Intel and Microsoft to PC makers: kiss ISA goodbye

Intel Corporation and Microsoft Corporation have released their PC98 Design Guide, a set of specifications for computers that PC manufacturers are asked to follow. The specifications define minimum system requirements and ensure that components from different manufacturers will work together. This year's specification calls for at least a 200 MHz Pentium with MMX technology (or equivalent), 256K L2 cache, 32Mb RAM, one USB port, BIOS and hardware support for OnNow, and a feature that prevents a user from incorrectly installing devices and peripherals. The most incredible change: no ISA bus allowed.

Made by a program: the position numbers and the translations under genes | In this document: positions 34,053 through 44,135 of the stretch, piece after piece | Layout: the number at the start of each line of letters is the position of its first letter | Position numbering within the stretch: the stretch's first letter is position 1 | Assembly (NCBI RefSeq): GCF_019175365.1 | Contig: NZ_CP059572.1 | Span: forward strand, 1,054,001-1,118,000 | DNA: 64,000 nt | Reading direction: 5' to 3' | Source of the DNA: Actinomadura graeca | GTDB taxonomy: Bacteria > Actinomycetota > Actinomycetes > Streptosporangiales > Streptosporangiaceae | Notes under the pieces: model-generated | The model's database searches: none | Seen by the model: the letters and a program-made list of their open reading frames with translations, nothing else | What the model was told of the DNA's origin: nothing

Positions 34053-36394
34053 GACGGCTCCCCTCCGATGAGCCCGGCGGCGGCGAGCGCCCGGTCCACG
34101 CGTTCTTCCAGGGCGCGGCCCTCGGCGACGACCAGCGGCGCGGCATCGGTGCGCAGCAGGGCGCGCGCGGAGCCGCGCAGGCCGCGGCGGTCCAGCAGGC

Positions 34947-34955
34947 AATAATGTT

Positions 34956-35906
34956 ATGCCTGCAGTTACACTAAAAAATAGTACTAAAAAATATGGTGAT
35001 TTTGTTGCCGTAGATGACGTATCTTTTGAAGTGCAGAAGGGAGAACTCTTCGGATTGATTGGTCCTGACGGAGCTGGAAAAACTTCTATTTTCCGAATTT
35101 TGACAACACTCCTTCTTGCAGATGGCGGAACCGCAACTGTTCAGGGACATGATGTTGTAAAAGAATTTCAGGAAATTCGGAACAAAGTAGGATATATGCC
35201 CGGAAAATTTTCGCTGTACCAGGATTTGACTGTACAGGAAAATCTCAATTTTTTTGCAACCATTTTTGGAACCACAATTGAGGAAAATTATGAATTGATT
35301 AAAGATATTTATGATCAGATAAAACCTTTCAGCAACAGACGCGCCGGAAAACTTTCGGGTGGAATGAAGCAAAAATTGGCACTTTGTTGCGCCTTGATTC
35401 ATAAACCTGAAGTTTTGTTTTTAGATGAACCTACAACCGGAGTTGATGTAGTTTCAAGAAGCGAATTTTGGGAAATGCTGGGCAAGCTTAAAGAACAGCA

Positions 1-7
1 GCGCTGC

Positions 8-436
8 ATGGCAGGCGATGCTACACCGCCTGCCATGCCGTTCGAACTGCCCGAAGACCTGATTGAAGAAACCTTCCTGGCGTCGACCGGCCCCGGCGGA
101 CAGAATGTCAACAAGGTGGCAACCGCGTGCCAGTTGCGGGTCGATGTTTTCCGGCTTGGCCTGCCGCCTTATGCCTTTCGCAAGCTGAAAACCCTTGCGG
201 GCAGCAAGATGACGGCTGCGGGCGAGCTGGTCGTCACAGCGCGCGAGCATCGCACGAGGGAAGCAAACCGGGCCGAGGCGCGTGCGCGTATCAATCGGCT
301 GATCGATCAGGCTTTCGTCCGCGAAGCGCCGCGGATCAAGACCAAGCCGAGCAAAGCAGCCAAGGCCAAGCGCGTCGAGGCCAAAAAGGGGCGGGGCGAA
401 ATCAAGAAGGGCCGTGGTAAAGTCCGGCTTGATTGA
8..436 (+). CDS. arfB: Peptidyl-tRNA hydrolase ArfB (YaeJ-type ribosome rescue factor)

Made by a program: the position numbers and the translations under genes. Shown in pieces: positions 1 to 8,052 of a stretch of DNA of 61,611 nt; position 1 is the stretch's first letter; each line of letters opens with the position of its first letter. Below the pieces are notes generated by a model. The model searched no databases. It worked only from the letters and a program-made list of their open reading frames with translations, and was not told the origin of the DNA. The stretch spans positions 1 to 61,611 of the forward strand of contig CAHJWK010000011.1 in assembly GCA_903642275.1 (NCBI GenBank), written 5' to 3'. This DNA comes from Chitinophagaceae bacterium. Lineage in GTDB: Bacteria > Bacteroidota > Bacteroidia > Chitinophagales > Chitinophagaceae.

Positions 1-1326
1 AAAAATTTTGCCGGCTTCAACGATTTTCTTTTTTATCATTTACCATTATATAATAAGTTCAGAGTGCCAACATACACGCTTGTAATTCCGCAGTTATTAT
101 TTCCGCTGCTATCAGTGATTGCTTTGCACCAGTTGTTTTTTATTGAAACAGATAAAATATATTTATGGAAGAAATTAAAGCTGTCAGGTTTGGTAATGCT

Frankly, Intel and Microsoft concede that PC makers won't drop the legacy ISA bus all that quickly, since so many peripherals exist for it and the hardware cost is almost non-existent. ISA, however, offers none of the Plug and Play features and performance of the newer PCI bus. If the legacy ISA bus could be dropped, Intel and Microsoft believe that Plug and Play can advance to new levels with the FireWire and USB serial buses.

A similar proposal for portable computers calls for a Pentium 166 CPU with MMX, 128K L2 cache, a USB port, wireless capabilities, and a docking station that brings the system up to the PC98 spec. The most daring part of the portable PC98 spec is the mandatory inclusion of an Advanced Configuration Power Interface (ACPI)-based battery.

The specifications have been given to hardware manufacturers, who have 30 days to respond and provide feedback. The final version of the PC98 Guidelines is expected in June

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